THE SUN OF RIGHTEOUSNESS
THERE are many speculations about the origin of the word Easter. If you Google it you will find how people have gone to great lengths to connect it to pagan words and rituals. They do so in hopes of discounting our holy Christian faith, of showing that it is nothing special, that it is but one contender among many and can thus be safely ignored. That way they can be rid of the cross and the judgment on our sins that was there displayed; and of the Lord's words that on the last day all graves will be opened and a great judgment will occur. Such things are too frightening to contemplate, thus the effort to minimize earth's holiest and happiest day.
Rather than sort through all the explanations it is best if we simply forget them and connect Easter to its most likely origin, the word East, the direction of the rising sun, the direction that has symbolized the Lord's resurrection and anticipated return from the earliest Christian times. The prophet Malachi refers to Jesus as the Sun of Righteousness who rises with healing in his wings. The Magi saw his star in the East and came to worship him, and the Lord Himself says "...as the lightning comes from the east and shines as far as the west, so will be the coming of the Son of Man." It is for this reason that Christians have, whenever humanly possible, built their churches facing the east, the direction of the rising sun, from which the new creation will come for that is what Easter is, the first day of the new creation!
The faithful women were the first to hear the Easter gospel. It was preached to them when they went to the tomb very early in the morning in order to prepare the Lord's body for burial. The job had been hastily begun by Joseph of Arimathia shortly after the Lord died, but because he was still living under the old covenant, even under these extreme circumstances, he had to complete the work as best he could before the Sabbath began at sundown. That gave him about three hours to request the Lord's body, remove it from the cross, transport it to his own grave, wrap it in a linen cloth, and lay it in its final resting place.
So, he thought.
So, they all thought!
But when the women arrived that morning the evangelist reports that they found two things: they found the stone rolled away, and they found an empty tomb. We can never know the range of emotions that raced through their minds that morning. Surely the events of the last three days had left them emotional wrecks, but now all that was about to be reversed. Now everything was about to change. Now the prophecy of Isaiah that we heard as our Old Testament lesson would come true: "For behold...the former things shall not be remembered or come into mind. But be glad and rejoice forever in that which I create..." They came expecting one thing, but found another. That is how it is with God, and that is why our holy Christian faith is sweeter than honey and more precious than gold; because it gives us heavenly consolation no matter what horrors earth can bring to our door. As St. Paul says, "I can bear all things through Christ who strengthens me." These women came expecting to find a dead body brutalized beyond recognition. Whatever the evil mind of man could conceive, whatever indignity it could conjure, it was all done and perpetrated and carried out on the holy flesh of our Lord Jesus Christ, who bore these things for our sins, but that is not what they found! Instead they found the grave empty, and two men dressed in apparel as dazzling as the message they preached, "Why do you seek the living among the dead, He is not here, He is risen! Remember how He told you, while He was still in Galilee, that the Son of Man must be delivered into the hands of sinful men and be crucified and on the third day rise."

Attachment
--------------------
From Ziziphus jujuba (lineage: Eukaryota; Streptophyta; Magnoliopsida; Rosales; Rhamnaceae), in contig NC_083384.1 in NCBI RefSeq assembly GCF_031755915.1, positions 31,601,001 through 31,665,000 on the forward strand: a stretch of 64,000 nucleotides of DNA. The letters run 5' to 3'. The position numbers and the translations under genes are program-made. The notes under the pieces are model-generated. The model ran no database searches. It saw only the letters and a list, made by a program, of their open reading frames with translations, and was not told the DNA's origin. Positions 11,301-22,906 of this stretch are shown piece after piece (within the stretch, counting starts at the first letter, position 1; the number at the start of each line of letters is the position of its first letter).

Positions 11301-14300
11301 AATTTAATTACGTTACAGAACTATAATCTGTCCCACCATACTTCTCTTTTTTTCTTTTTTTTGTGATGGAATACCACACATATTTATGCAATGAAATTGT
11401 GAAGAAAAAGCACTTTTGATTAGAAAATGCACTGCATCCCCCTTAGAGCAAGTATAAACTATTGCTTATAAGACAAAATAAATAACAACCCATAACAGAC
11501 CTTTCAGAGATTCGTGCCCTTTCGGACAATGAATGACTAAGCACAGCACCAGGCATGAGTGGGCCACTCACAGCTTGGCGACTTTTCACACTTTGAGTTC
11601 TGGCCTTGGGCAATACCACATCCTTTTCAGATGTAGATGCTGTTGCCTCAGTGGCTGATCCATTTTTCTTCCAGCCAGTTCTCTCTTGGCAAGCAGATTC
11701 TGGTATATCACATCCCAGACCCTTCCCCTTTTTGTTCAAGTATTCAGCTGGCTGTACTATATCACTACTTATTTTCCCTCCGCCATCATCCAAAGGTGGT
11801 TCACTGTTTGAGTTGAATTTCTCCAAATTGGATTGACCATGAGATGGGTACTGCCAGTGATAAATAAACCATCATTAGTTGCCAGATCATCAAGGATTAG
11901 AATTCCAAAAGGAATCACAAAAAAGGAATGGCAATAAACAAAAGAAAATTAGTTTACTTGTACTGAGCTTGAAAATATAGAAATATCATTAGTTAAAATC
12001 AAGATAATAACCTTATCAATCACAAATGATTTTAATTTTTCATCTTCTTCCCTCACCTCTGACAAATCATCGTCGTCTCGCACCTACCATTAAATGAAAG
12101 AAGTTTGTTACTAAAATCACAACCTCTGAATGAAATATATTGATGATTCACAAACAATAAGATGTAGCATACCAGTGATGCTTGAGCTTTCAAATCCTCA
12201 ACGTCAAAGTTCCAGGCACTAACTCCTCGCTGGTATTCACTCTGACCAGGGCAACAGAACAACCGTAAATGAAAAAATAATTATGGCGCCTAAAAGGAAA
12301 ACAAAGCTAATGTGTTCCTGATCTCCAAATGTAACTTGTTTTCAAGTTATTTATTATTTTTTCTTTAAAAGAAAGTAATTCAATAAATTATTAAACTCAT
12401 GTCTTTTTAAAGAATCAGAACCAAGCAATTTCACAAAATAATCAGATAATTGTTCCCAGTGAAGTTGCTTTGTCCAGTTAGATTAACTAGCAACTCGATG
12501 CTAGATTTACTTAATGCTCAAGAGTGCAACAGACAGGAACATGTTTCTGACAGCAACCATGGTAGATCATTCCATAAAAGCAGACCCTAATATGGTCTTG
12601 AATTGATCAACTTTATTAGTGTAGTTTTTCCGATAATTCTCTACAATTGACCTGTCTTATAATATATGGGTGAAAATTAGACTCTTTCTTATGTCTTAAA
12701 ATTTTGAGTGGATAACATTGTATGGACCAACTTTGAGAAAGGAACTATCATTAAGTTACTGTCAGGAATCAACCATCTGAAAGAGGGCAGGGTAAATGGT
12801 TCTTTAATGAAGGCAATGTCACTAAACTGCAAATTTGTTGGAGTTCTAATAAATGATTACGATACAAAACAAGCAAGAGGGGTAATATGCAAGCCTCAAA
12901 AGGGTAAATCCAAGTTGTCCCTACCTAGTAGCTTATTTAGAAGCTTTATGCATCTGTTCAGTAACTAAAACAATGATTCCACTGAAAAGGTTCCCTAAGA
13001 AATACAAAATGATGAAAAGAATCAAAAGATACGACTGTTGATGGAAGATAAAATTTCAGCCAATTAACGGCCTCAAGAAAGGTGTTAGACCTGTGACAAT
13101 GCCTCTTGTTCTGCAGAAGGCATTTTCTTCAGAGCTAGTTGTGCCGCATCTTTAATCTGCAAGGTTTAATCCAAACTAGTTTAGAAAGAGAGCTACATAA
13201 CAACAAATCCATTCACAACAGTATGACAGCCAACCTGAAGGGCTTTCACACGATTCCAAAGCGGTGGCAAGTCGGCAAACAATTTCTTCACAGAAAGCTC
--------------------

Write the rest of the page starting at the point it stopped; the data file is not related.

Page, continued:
These are the facts of Easter and the church must believe, teach and confess them until the end of the age, for they are the foundation of our faith, and the cause of our own resurrection, but our faith is not frozen in time; quite the opposite! In the church's earliest centuries, before the liturgical year was developed, every Sunday was Easter, and it is still true today. Every Sunday is the first day of the week, the first day of the day of the new creation when God's people recall the Lord's resurrection and look forward to His grand return when all things will be renewed. It is the day we are raised from the depths of earth, the depths of despair and the death of our heedless sins to a living hope by the resurrection of Jesus Christ from the dead. Here, on the first day of the week, the church revels in the Easter gospel and receives the body and blood of the risen and glorified Savior.
The sacrament we receive here each Sunday, and which three young Christians will receive for the first time today, the first time of many, is the body and blood of the same Christ who was crucified and raised again. He is the Bread of heaven given on earth. The eternal Lord given in time. Tomorrow's Food given today to all who long for life everlasting. He is the living Lord who left the grave victoriously behind. The glorious Lord who will return on earth's final day to suffuse us with His splendor, and to renew us in His image so that: what is now perishable will be raised imperishable; what is sown in weakness and dishonor, will be raised in power and glory, what is sown a natural body will be raised a spiritual body. Exalt Oh Dust and Ashes! For as in Adam we all die, even so in Christ we shall all be made alive! And so He is the object of our faith, hope, love, worship, adoration, praise, honor and thanksgiving, our Lord and our God, Jesu Joy of Man's Desiring, to whom be glory, in the church, both now and unto the ages of ages. Christ is risen! He is risen indeed. Hallelujah!
Rev. Dean Kavouras